Drug use in Sweden 2017

Sweden Country Drug Report 2017

Drug use

Prevalence and trends

Cannabis remains the illicit substance most commonly used in Sweden, while the lifetime prevalence of cannabis use among the general population aged 16-64 years remains low in comparison with other European countries. The data indicate that cannabis use is concentrated among young adults, in particular those aged 16-24 years, and the data also show a slight increase in last-year cannabis use over the past decade among 16- to 34-yearsolds. In general, cannabis use is more common among males than females.

In addition, the available data suggest that the use of cannabis is more common among those living in larger cities and who have a lower personal income. Approximately one third of those who report having ever used cannabis has also used some other illicit substance.

Stockholm participates in the Europe-wide annual wastewater campaigns undertaken by the Sewage Analysis Core Group Europe (SCORE), which provides data on drug use at a community level, based on the levels of different illicit drugs and their metabolites in a source of wastewater. These data complement the results from population surveys; however, wastewater analysis reports on collective consumption of pure substances within a community, and the results are not directly comparable with prevalence estimates from population surveys. The available data on stimulant drugs from Stockholm indicate weekly consumption patterns. The loads of the main cocaine metabolite (benzoylecgonine) and MDMA/ ecstasy in wastewater are higher at the weekend than on weekdays, whereas methamphetamine traces are found to be distributed more evenly throughout the week.

 

Estimates of last-year drug use among young adults (16-34 years) in Sweden

NBEstimated last-year prevalence of drug use in 2015.

 

Substance use among 15- to 16- year-old school students in Sweden

NBSource: ESPAD study 2015.

The most recent data on drug use among students come from the 2015 European School Survey Project on Alcohol and Other Drug (ESPAD). Lifetime use of cannabis among school students in Sweden in 2015 was less than half of the European average (based on data from 35 countries). Lifetime use of tranquillisers or sedatives without prescription, lifetime use of inhalants and lifetime use of NPS in Sweden were approximately the same as the ESPAD average whereas alcohol use during the last 30 days and heavy episodic drinking during the same period of time were markedly lower. Swedish students were also less likely to report cigarette use during the last 30 days. The data also point to a slight decrease in NPS use among this group compared with 2011.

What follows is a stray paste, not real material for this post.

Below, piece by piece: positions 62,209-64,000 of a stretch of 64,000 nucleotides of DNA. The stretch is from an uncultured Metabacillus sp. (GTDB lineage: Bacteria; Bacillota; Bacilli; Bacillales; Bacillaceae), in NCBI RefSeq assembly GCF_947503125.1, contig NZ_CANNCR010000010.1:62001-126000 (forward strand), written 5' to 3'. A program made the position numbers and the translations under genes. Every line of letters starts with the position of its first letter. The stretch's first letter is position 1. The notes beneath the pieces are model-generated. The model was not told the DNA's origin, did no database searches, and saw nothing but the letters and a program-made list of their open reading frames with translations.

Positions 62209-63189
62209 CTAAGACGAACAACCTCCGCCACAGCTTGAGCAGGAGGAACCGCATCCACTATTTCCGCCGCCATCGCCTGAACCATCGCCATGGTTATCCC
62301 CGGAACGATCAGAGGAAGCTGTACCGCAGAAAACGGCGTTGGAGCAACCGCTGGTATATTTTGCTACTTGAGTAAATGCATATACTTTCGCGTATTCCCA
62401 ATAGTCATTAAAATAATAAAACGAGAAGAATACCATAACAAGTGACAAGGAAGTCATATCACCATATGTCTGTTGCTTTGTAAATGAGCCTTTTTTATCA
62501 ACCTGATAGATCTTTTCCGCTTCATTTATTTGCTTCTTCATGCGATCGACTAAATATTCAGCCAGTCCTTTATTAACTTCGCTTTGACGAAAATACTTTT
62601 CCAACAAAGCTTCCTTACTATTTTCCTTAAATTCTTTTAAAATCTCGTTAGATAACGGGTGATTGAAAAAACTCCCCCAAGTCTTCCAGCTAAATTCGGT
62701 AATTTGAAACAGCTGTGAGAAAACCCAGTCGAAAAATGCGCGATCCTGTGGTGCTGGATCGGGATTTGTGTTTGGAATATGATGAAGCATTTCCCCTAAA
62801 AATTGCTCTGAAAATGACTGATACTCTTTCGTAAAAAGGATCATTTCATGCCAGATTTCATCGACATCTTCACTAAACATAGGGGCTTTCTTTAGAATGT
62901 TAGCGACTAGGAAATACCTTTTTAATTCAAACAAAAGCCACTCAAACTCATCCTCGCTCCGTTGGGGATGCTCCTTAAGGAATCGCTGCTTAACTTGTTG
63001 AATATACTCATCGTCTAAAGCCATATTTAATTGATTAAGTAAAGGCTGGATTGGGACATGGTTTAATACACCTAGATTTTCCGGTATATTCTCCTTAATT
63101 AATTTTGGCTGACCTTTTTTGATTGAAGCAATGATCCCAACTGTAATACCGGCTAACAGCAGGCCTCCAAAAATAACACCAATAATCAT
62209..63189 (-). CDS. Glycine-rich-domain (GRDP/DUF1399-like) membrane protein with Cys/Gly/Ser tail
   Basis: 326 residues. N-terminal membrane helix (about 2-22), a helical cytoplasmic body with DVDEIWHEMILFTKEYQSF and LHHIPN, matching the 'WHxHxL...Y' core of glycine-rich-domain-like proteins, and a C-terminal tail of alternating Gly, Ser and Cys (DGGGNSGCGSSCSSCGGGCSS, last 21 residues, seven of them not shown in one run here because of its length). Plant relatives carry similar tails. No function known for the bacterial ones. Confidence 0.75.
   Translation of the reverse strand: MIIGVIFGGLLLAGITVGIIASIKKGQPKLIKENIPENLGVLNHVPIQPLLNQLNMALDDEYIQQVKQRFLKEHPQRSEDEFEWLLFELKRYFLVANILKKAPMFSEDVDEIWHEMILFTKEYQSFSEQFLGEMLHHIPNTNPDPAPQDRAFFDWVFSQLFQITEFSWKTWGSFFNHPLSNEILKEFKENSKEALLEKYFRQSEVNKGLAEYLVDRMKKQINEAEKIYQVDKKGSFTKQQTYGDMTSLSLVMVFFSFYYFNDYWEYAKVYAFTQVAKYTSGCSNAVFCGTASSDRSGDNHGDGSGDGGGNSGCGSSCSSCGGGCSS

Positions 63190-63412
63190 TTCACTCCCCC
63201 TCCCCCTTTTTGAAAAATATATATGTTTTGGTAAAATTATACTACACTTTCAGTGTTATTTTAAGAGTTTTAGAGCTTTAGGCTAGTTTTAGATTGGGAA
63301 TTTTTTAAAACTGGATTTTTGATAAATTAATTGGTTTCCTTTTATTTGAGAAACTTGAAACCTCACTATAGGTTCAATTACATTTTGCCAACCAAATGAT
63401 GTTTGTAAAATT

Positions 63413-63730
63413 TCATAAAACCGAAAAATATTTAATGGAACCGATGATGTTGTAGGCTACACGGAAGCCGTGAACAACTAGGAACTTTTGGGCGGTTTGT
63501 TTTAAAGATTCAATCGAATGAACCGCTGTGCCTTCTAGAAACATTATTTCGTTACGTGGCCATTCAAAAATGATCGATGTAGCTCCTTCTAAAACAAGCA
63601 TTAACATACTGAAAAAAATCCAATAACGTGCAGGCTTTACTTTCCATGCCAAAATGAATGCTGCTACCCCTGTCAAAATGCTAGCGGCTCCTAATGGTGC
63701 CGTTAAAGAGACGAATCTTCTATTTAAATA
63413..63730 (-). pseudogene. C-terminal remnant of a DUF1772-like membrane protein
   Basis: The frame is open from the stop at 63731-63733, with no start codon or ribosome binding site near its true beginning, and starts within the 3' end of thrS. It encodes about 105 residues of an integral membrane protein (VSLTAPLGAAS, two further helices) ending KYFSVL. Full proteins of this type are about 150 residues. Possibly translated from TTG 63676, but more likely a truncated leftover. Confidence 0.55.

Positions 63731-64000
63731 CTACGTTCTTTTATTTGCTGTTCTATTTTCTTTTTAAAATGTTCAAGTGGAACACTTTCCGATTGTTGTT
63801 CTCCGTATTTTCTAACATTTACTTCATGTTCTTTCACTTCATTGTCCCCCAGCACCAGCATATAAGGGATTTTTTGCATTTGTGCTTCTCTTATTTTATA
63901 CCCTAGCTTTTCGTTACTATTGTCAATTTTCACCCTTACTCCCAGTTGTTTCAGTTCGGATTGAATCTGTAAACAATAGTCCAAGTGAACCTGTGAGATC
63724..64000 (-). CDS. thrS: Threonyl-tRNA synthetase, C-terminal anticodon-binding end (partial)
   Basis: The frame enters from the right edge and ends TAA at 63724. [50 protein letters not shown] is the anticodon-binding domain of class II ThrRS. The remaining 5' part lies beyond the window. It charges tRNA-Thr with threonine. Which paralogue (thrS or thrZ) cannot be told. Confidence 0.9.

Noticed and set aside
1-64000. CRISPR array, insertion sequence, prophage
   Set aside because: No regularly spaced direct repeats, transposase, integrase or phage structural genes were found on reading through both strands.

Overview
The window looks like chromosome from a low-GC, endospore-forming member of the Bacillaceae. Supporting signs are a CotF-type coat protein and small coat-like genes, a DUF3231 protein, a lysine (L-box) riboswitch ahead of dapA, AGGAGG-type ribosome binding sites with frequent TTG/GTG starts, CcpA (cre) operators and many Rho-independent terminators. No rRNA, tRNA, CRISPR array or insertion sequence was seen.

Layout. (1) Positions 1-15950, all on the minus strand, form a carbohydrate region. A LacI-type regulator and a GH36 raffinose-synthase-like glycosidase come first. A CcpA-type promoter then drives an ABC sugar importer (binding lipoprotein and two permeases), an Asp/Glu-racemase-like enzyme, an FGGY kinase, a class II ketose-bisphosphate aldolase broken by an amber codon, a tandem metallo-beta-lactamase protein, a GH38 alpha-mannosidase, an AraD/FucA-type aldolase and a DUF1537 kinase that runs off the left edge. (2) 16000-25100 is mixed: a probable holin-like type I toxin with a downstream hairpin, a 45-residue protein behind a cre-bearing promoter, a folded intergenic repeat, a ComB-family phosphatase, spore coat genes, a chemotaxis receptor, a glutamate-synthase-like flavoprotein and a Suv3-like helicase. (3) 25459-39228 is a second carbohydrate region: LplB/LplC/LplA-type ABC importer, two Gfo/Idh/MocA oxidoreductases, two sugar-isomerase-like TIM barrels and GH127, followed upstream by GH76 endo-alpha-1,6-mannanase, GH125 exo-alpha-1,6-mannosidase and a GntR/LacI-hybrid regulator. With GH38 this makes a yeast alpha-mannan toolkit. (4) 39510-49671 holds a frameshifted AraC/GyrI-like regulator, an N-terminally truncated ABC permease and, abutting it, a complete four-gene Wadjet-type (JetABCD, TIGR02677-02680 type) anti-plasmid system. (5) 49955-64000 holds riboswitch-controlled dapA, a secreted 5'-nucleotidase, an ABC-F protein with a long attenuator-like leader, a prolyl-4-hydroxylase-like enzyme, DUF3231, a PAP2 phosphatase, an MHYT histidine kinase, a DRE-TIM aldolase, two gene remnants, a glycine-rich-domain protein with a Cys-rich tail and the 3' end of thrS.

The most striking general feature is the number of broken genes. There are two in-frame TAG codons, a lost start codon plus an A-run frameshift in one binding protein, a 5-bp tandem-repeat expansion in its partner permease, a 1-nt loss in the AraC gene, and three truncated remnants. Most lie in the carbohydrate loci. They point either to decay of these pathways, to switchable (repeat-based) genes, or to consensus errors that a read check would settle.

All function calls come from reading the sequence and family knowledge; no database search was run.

High-risk drug use and trends

Studies reporting estimates of high-risk use can help to identify the extent of the more entrenched drug use problems, while data on the first-time entrants to specialised drug treatment centres, when considered alongside other indicators, can inform understanding on the nature and trends in high-risk drug use

A 2011 study estimated that are approximately 8 000 people who inject drugs (PWID) in Sweden, and most of them use stimulants or opioids. However, no national estimates on high-risk use prevalence by drug type have been reported.

Data from drug treatment providers indicate that opioids and stimulants remained important among first-time clients entering treatment in 2015. Cannabis was the most frequently reported primary drug among the new treatment entrants.

Approximately one out of four treatment clients in Sweden is female; however, the proportion of females in treatment varies by types of primary drug and programme.

National estimates of last year prevalence of high-risk opioid use

NBYear of data 2015, or latest available year since 2009.

 

Characteristics and trends of drug users entering specialised drug treatment in Sweden

 

NBYear of data 2015. Data is for first-time entrants, except for gender which is for all treatment entrants.
First-time and previously treated entrants available only for two of the three data sources available in Sweden and, therefore, not comparable with data for all entrants.


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